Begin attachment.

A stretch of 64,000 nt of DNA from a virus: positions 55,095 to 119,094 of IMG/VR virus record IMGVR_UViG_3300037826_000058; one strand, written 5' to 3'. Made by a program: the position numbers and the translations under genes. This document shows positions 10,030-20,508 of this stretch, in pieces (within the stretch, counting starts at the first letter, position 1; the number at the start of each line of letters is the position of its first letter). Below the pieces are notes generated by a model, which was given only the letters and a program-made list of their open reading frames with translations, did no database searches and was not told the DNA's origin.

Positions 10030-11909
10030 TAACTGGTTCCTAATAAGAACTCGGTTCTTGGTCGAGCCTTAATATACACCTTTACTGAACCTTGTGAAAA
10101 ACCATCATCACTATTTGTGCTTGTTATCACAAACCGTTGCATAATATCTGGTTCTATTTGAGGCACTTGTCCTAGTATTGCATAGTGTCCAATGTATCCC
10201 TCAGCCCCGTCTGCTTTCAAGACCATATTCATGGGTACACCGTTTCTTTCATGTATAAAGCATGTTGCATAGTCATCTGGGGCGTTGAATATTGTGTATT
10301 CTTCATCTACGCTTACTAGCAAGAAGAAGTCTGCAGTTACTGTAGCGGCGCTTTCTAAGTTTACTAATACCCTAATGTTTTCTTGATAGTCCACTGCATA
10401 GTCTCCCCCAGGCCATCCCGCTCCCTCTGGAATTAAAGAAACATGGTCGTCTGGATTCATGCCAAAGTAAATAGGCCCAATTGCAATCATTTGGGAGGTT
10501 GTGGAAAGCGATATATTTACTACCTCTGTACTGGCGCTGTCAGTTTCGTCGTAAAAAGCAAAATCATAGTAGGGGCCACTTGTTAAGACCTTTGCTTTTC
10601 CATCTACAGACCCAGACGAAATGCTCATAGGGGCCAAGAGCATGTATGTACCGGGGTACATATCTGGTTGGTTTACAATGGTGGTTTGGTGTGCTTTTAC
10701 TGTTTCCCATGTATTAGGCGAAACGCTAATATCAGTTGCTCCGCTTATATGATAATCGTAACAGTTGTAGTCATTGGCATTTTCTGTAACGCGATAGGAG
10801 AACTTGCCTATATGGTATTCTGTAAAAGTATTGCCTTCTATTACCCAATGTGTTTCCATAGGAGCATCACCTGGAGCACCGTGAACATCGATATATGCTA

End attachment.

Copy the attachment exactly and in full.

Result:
A stretch of 64,000 nt of DNA from a virus: positions 55,095 to 119,094 of IMG/VR virus record IMGVR_UViG_3300037826_000058; one strand, written 5' to 3'. Made by a program: the position numbers and the translations under genes. This document shows positions 10,030-20,508 of this stretch, in pieces (within the stretch, counting starts at the first letter, position 1; the number at the start of each line of letters is the position of its first letter). Below the pieces are notes generated by a model, which was given only the letters and a program-made list of their open reading frames with translations, did no database searches and was not told the DNA's origin.

Positions 10030-11909
10030 TAACTGGTTCCTAATAAGAACTCGGTTCTTGGTCGAGCCTTAATATACACCTTTACTGAACCTTGTGAAAA
10101 ACCATCATCACTATTTGTGCTTGTTATCACAAACCGTTGCATAATATCTGGTTCTATTTGAGGCACTTGTCCTAGTATTGCATAGTGTCCAATGTATCCC
10201 TCAGCCCCGTCTGCTTTCAAGACCATATTCATGGGTACACCGTTTCTTTCATGTATAAAGCATGTTGCATAGTCATCTGGGGCGTTGAATATTGTGTATT
10301 CTTCATCTACGCTTACTAGCAAGAAGAAGTCTGCAGTTACTGTAGCGGCGCTTTCTAAGTTTACTAATACCCTAATGTTTTCTTGATAGTCCACTGCATA
10401 GTCTCCCCCAGGCCATCCCGCTCCCTCTGGAATTAAAGAAACATGGTCGTCTGGATTCATGCCAAAGTAAATAGGCCCAATTGCAATCATTTGGGAGGTT
10501 GTGGAAAGCGATATATTTACTACCTCTGTACTGGCGCTGTCAGTTTCGTCGTAAAAAGCAAAATCATAGTAGGGGCCACTTGTTAAGACCTTTGCTTTTC
10601 CATCTACAGACCCAGACGAAATGCTCATAGGGGCCAAGAGCATGTATGTACCGGGGTACATATCTGGTTGGTTTACAATGGTGGTTTGGTGTGCTTTTAC
10701 TGTTTCCCATGTATTAGGCGAAACGCTAATATCAGTTGCTCCGCTTATATGATAATCGTAACAGTTGTAGTCATTGGCATTTTCTGTAACGCGATAGGAG
10801 AACTTGCCTATATGGTATTCTGTAAAAGTATTGCCTTCTATTACCCAATGTGTTTCCATAGGAGCATCACCTGGAGCACCGTGAACATCGATATATGCTA